Showing posts from February, 2014

Live to dine

First an apology: The reason that I went to Blue Bay Walk was Hot Star, but unfortunately, my camera-phone acted up and all the photos I took of the joint weren't saved. So I must convince you by words: Hot Star chicken is delicious.

Since the development is new, I decided to roam around. My openness for discovery led me to try these two cafes. Why I chose them? Because I like what they serve and their facade, appealing.

1. Chef J Tesoro Mini Pies and Tarts
This is me, my scene. Intimate, clean, warm lights, fancy but nothing too extravagant, with a few surprises.

2. Angel N Kiss Bakery
Again, me. Coffee and bread and pastry. What's not so me is the super upbeat mood. By the way, on TV is someone performing 'Let it Go' in a Korean variety show (thought that's nice to share).

I'm very happy about this visit. A friend once said that we have lots of restaurants in Manila, but how many of them satisfy? Those mentioned here exceeded my expectations. I also appreciat…

More thoughts on death

More, because it occupies my mind every day. And the recent news on the matter has brought me to these:

1. Really unfortunate when you die on the same day a celebrity dies. If you're a celebrity—when you die on the same day someone with greater fame than you dies.

2. I won't be caught dead wearing that. But we wear, do, and say things we don't like in unguarded moments. An immediate trace of our human frailty, something that we, because of our certainty in living another day or maybe year to fight, consider amending in the future. Look at your last status update, what would be your sort of 'last words'?

I'd cut the last four lines. Or edit the last two.— Razel Estrella (@fishpeep) February 6, 2014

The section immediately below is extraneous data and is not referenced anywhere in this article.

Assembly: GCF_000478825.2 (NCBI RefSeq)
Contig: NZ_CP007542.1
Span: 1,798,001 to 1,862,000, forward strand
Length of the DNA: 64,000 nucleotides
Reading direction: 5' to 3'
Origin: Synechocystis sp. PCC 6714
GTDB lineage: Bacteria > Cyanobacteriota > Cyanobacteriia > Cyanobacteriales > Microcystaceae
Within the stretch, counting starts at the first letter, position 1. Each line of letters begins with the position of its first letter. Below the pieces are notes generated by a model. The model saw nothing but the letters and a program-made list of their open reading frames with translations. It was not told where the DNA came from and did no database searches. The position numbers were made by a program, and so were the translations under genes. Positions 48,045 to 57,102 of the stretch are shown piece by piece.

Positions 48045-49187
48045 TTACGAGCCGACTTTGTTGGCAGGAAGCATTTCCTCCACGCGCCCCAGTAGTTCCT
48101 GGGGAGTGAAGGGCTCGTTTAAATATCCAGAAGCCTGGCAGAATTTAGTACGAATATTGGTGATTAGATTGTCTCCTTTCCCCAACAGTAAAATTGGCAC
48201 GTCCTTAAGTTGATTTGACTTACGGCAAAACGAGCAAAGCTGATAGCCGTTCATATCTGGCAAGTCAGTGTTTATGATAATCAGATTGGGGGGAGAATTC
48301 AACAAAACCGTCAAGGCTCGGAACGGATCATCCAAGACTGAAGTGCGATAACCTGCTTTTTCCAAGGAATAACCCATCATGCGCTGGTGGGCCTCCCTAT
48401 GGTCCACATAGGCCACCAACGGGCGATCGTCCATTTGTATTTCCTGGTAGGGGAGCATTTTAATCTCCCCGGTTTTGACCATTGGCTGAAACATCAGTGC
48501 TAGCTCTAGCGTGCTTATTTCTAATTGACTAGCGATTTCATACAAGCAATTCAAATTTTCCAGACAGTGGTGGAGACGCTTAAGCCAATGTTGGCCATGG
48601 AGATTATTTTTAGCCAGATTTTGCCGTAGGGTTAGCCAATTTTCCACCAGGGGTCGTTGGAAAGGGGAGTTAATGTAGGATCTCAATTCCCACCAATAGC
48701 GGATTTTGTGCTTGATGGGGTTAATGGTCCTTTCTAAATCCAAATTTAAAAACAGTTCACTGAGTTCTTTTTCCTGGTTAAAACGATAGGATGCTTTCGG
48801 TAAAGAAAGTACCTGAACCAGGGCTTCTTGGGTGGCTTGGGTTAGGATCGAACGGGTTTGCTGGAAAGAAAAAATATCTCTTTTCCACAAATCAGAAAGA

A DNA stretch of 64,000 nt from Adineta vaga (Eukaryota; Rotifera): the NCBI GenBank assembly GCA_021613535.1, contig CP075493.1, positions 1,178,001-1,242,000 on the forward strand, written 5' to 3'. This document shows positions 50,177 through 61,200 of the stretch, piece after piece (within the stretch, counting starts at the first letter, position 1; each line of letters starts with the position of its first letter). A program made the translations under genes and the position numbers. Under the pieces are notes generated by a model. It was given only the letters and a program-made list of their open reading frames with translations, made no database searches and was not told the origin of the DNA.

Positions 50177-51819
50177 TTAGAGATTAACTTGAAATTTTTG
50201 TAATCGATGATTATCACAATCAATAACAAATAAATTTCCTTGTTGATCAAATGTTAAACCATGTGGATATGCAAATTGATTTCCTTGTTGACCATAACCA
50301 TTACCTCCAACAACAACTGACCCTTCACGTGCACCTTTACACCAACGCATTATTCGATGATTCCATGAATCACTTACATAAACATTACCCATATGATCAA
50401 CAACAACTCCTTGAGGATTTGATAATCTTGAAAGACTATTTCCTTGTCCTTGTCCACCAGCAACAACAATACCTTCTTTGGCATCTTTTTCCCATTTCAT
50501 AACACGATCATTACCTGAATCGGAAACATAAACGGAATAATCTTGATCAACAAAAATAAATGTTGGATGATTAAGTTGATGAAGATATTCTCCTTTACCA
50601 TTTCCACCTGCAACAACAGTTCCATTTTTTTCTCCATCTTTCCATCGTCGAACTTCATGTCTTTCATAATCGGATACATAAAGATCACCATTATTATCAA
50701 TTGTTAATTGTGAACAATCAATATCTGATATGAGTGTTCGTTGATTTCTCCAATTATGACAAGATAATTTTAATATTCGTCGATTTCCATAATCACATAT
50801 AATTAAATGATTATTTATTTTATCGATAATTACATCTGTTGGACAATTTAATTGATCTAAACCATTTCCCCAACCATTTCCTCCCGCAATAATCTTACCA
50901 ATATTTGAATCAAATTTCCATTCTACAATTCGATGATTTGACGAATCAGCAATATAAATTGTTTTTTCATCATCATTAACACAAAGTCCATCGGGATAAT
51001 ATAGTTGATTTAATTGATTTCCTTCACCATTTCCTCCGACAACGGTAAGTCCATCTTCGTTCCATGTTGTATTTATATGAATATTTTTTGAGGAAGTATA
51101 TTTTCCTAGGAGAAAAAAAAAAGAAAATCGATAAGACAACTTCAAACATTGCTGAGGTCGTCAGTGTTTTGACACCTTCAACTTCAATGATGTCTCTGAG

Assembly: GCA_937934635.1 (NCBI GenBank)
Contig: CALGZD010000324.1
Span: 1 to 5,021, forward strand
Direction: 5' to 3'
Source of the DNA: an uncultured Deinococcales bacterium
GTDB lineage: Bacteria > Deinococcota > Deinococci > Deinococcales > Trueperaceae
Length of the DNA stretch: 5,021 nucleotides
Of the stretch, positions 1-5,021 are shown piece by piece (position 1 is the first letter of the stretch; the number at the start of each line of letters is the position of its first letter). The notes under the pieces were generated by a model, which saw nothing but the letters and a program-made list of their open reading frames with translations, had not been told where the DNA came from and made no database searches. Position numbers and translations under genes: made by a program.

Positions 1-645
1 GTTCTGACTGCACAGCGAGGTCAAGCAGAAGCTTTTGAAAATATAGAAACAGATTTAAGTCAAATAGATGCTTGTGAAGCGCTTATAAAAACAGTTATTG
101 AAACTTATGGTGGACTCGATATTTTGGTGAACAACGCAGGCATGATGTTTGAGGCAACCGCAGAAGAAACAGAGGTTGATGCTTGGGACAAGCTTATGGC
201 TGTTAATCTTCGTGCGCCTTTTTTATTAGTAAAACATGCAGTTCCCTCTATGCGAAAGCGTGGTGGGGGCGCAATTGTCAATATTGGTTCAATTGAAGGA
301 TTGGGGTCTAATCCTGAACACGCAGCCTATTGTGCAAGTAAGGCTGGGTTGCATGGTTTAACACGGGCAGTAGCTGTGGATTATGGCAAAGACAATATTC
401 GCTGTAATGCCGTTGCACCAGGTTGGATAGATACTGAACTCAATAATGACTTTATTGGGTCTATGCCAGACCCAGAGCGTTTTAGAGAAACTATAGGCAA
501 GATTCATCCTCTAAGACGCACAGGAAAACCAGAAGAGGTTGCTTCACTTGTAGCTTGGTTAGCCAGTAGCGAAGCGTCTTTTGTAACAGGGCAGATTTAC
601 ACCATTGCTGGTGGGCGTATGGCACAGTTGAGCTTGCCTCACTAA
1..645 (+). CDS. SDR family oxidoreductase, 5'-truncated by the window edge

3. The initial responses are, He died too soon. Too sudden. Why him? The mistake is trusting there is a system and a logic to figuring the proper time of departure. Somehow the same can be said of a happier event—I can't believe my luck!


Today I attended the 6th National Architecture Symposium organised by the UST Architecture Network (ARCHINET). This year's theme is 'Emerging Visions: Shifting Perspectives in Architectural Evolution' and lecturers include Inge Goudsmit of OMA Asia and Andreas Schmitzer of Project A01 Architects.

Asked about materials they used in a certain project, Schmitzer gave a generous response that centers on 'hiding the material'. He said something along the lines of, 'The truth is everything is fake. Everything is not what it seems.' I wanted him to talk more about it, but there were time constraints.

Another interesting—and in a way consoling—tidbit is that architects already consider themselves lucky if 10% of their work is realised. Most of the designs they spent sleepless nights on will never be constructed, and therefore will never be utilised and enjoyed by anyone.

The highlight of the event is that I was sitting beside and even shook hands with Architect Bon…

After watching Rise of the Guardians

I can’t pinpoint when and how I learned that Santa Claus isn’t real. My best guess is that my parents never really cared about making me believe in the fellow. Even though they bothered to provide gifts from a quote-unquote anonymous sender in several Christmases, I had always known that it didn't come from the North Pole.

What I do remember quite vividly is that I consciously created an imaginary friend. It seemed cool to have one, so I made myself one. That buddy of mine existed inside a bottle of Sprite. When there was somebody around to see, I would grab the bottle and whisper to it. The entire experience wasn't fun in any way and completely awkward.

Despite the knowledge that there is no Santa and a talking friend that can fit in a soda bottle can only be imaginary, I remain to be drawn to them. Even as an adult—in fact the older I get, the more do I appreciate fantasy and devour children’s stories. Maybe because I missed them during my childhood.

A while ago I had …